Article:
And the really good news of Easter is that, in God’s kingdom – which is alive and well among us, even now, people – life can come, even from the places that feel dead, to us; defeated; lost; failed; whatever you want to call it, or however it is you’ve experienced it, maybe.
Those of us who’ve been to Haiti or have heard the stories, find life in one of the poorest places on the planet every time. Our Agape ministry found some new life just Monday night on Indy’s east side, sharing food and friendship with some prostitutes like they do every month. Some of us experienced more than a little bit of life that same night in the prison up at Pendleton – a place where some light shined in the darkness for the inmates and for the rest of us, too, while we worshiped together.
Because of Easter’s good news – and thanks to those women who first heard and shared it so faithfully – we actually can, now, go looking for life and the living among the dead places of this world, and find it there.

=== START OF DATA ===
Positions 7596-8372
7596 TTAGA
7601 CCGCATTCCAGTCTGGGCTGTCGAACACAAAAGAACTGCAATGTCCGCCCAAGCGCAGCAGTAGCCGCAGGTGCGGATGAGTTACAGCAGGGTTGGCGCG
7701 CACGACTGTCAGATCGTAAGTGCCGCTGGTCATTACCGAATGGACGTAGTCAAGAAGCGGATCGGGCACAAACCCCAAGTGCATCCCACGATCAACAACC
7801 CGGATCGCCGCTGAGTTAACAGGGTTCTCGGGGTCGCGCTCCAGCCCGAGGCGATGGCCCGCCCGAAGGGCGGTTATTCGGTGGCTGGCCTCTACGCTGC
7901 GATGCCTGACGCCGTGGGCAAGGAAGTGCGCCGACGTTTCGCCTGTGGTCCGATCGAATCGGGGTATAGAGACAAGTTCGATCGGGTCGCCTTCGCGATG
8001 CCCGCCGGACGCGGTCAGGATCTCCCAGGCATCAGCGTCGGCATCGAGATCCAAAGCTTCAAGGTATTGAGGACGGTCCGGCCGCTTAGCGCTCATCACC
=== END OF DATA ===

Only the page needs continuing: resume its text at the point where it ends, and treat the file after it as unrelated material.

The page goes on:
I want to show you another picture of some upside down styrofoam plates.
But then I want to tell you that one of these plates or bowls is right-side up. And once you find it, all the others will be right-side up, too. (Cool, right?)
God’s grace and love, God’s forgiveness and mercy and promise for new life trump the world’s judgment and sin and death every time – and twice on Easter Sunday. And when we remember that, everything is turned right-side up for us.
Because God has defeated even death for our sake, we are invited to see the world in a new, hope-filled, life-giving way. Because God promises new life to us, not just on the other side of the grave, but every day that we draw breath on this side of heaven – we are called to stop looking for life in all the wrong places.
Because of Easter we are allowed to see all things and all people – and to see ourselves, too – through the lens of resurrection.
And when we do that, God’s hope and intention and joy will be to see us live differently because of it: to forgive our neighbor; to love our enemy; to care for the other; to broaden our circle; to take risks in sharing the same grace and love and mercy we long for, ourselves; and to stop looking for life in the dead and deadly ways of the world – unless it’s our plan to shine the promise of God’s new life into that darkness for the sake of all creation.
Amen. Alleluia. Happy Easter.